1. Because the 3.0 Duratec V6 shortblock is a bolt-in, whereas the SHO V6 is a completely different design and won't even bolt up to the MTX-75 transaxle.

      Because the SHO V6 for all its pretty intake won't make any more power unless you wave your platinum card over it and recite the CVV five times.

      Because the iron-block SHO V6 is a heavy mutha (we talking about SHO!), easily a hundred pounds heavier than the aluminum-block Duratec.

      The SHO V6 is a fun motor, but like the BMW S38 it's a snapshot of the state of the end-of-the-'80s art and there's few places where it's really an optimum choice.

      There's also a very, very, VERY long list of stuff for that motor that is virtually impossible to find new (welcome to specialty Ford ownership) so building SHO motors means scrounging an inventory of used ones for good parts.

  3. Ah, one of my all time favorites. A friend of mine had one in college (SVT Contour). The thing was an absolute blast, except for a sticky 3rd gear syncro that didn't like to be no-lift upshifted.

    One weekend probably 15 years ago I borrowed his car while he borrowed my wagon to help move his gf. I used it to drive from West Lafayette to Chicago with my (then) girlfriend. She liked the car, loved going fast, and I was an idiot eager to show off my "skills" and bad judgement/recklessness.

    At 3am on a Tuesday, the streets of Chicago are as deserted as they'll get, so I took a few racing lines around corners at track-speeds on the cross-streets between Michigan and Lakeshore. I still have a scar on my right knuckle from hitting the stock head-unit's faceplate during an "enthusiastic" shift where my hand kept going while the shifter remained stationary right on the cusp of 3rd. When I returned the car and fessed up, my friend just laughed, showed me a similar scar and said he was on his 3rd head unit (and 2nd syncro).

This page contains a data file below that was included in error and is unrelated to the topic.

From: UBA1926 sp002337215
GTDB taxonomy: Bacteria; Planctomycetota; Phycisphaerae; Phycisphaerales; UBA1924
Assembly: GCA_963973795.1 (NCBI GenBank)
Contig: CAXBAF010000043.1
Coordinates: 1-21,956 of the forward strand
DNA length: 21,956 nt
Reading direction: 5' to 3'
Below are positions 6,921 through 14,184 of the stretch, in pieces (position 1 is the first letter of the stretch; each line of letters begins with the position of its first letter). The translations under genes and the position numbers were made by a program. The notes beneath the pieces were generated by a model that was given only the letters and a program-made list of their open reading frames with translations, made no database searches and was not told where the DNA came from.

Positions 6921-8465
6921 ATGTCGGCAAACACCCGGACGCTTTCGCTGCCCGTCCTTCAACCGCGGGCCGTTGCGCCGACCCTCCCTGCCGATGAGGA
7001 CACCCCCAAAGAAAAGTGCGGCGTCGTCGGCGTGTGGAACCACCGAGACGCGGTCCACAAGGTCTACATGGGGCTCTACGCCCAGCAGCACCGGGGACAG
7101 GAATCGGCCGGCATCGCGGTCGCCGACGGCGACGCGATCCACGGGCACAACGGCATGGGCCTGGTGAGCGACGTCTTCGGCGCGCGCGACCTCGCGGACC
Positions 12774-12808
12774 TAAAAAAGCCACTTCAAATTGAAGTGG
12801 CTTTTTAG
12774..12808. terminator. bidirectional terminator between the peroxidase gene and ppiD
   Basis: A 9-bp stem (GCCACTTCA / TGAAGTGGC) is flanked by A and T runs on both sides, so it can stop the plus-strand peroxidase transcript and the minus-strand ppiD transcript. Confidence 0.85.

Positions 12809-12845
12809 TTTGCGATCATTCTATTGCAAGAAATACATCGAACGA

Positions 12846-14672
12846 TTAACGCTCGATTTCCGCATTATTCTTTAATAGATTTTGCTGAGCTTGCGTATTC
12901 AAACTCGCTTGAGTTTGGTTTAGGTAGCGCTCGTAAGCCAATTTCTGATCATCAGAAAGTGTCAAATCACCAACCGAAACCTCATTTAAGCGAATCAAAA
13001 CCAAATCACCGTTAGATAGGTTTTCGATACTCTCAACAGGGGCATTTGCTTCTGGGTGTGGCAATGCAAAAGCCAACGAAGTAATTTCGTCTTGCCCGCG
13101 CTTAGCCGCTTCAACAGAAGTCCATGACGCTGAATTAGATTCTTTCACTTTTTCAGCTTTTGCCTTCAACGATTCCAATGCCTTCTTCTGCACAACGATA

Still, I miss that car. Don't remember much about the girl, but the car is etched upon my brain as one of the top 10 cars I've ever driven.

    My friend did the Duratec block with SVT heads swap right before he offloaded it. It didn't do anything for him, and started to get unreliable, so he traded it on an SVT Cobra that he still owns to this day.

    Phew, sorry for the long-windedness. I just love me some late 90's SVT action. Great find, awesome car.

    1. Edit: mind was thinking "week" fingers typed "weekend". Looks like I picked the wrong week to stop sniffing glue.

  4. @ RyanM great story, thanks for sharing.

  5. It could be a really nice driver.

    I'm always skeptical of specialty Fords, because Ford likes to discontinue parts about six weeks after the car leaves the showroom. I've been burned by that a couple of times. I'm not sure how the SVT Contour does on parts availability, it shares a lot of its mechanicals with the Euro ST220 so there's potentially at least something of a pipeline. The first-gen Mondeo/Contour/Mystique had a very good chassis, and the $1500 Quaife is a huge help.

  6. I know of one going for $700. Mostly clean interior aside from a missing dome light, slightly ripped C-pillar trim around the rear seatbelt (probably some yahoo fighting the belt), and the leather coming off the shift knob. Body has a scrape/dent on the drivers side rear fender, and the engine needs a new readiator and likely water pump to boot... seems like a prime project for a swap like this, even if the condition is a little less stellar.